Other firms have dropped applications in the wake of the government field scale trials that showed growing two GM varieties - oilseed rape and sugar beet - was bad for biodiversity.
The EU has approved several GM varieties and the UK government insists that applications will be considered on a case-by-case basis.
Where are GM crops grown?
Extensively in the wide open spaces of the US, Canada and Argentina. In Europe, Portugal, France and Germany have all dabbled with GM insect-resistant maize. Spain plants about 100,000 hectares (250,000 acres) of it each year for animal feed.
What is a superweed?
Many GM crop varieties are given genes that allow them to resist a specific herbicide, which farmers can then apply to kill the weeds while allowing the GM crop to thrive.
Environmental campaigners have long feared that if pollen from the GM crop fertilised a related weed, it could transfer the resistance and create a superweed. This "gene transfer" is what appears to have happened at the field scale trial site. It raises the prospect of farmers who grow some GM crops being forced to use stronger herbicides on their fields to deal with the upstart weeds.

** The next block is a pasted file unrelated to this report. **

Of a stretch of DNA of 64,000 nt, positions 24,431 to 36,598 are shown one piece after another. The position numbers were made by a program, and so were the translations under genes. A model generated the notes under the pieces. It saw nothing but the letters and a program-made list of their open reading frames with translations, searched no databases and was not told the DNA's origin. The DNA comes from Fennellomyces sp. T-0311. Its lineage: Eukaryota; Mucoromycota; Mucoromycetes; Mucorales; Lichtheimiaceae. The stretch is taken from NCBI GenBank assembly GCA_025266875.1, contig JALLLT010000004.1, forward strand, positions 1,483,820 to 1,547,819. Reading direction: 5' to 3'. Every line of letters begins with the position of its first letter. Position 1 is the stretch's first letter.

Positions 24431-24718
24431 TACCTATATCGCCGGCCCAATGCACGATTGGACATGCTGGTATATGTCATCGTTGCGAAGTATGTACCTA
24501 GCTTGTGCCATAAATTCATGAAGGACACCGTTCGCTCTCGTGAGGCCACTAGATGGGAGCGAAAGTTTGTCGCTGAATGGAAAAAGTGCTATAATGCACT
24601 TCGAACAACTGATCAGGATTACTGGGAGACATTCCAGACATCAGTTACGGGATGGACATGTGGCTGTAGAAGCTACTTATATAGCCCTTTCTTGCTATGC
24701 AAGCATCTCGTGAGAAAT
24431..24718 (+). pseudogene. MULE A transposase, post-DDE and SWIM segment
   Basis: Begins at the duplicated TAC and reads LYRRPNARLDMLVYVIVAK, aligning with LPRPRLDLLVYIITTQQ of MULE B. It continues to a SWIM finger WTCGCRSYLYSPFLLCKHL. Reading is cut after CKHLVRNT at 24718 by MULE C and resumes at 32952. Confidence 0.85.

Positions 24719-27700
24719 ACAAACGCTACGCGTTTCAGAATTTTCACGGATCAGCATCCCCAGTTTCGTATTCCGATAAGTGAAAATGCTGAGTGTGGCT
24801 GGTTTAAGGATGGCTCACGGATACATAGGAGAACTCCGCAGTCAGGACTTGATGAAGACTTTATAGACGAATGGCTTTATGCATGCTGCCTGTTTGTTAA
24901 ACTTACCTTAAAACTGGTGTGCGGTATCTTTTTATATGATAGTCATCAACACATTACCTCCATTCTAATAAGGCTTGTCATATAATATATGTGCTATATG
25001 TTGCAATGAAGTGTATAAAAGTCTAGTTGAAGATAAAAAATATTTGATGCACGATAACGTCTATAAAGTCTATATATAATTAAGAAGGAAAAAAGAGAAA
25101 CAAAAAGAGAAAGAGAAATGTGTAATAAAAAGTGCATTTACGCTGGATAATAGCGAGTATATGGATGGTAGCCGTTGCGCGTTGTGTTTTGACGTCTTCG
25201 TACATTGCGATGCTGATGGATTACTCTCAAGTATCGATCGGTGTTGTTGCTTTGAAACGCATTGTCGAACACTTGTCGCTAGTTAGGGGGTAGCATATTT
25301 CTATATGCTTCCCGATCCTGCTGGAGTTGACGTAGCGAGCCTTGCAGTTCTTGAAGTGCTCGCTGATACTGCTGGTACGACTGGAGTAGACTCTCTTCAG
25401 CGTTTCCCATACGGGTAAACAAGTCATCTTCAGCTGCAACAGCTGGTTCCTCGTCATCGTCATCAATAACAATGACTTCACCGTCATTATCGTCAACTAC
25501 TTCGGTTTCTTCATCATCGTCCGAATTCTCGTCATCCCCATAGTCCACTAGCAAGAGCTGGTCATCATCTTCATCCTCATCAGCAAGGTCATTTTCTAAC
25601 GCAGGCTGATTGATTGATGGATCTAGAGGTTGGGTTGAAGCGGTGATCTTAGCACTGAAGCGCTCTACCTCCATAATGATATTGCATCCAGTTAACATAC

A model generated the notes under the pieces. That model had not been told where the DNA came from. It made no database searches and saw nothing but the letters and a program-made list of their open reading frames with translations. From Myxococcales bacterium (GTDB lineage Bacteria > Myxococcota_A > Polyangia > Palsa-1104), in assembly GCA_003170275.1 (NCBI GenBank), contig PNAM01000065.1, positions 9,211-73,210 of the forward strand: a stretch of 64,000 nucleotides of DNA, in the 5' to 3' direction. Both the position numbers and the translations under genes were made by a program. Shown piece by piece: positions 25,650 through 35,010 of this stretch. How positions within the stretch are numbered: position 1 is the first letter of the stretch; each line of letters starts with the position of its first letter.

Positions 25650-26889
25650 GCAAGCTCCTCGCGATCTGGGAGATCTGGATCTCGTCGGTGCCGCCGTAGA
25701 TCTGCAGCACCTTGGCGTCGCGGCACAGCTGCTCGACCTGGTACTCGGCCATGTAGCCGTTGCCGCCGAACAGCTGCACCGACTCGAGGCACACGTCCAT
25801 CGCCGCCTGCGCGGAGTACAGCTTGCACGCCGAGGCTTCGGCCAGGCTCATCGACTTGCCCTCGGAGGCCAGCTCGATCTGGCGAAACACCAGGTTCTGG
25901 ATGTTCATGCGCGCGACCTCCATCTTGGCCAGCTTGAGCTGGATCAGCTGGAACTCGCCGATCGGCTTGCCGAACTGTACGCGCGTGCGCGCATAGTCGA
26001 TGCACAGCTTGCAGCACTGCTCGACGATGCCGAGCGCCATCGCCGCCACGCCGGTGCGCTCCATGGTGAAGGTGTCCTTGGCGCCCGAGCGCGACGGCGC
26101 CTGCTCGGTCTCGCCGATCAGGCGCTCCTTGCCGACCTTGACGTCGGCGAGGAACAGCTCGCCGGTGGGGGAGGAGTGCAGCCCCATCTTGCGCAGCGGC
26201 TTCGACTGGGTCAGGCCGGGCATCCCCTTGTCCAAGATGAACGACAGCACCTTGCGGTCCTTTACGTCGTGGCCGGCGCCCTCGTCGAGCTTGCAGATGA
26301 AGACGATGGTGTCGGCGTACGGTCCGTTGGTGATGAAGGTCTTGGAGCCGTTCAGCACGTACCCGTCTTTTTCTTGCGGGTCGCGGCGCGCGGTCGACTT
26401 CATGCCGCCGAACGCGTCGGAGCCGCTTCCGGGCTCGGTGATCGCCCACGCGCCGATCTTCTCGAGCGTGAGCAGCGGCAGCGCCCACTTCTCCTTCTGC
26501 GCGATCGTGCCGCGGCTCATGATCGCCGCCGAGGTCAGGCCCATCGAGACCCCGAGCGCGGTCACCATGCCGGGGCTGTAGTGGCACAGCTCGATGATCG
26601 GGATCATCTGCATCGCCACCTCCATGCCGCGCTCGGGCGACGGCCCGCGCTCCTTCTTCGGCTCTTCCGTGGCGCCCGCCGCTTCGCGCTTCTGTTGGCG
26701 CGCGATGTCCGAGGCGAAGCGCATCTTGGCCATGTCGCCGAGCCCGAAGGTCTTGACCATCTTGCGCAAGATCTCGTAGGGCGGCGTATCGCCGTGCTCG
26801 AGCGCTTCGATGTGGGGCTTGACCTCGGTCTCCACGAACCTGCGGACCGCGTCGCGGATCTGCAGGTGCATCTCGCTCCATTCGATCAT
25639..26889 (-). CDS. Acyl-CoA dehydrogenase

Is it a big problem?
Not yet. Farmers in the UK do not grow GM crops commercially. If they did, then the scale of possible superweed contamination depends on two things: whether the hybrid superweed can reproduce (many hybrids are sterile) and, if it could, how well its offspring could compete with other plants. Herbicide-resistant weeds could potentially grow very well in agricultural fields where the relevant herbicide is applied. Most experts say superweeds would be unlikely to sweep across the UK countryside as, without the herbicide being used to kill their competitors, their GM status offers no advantage.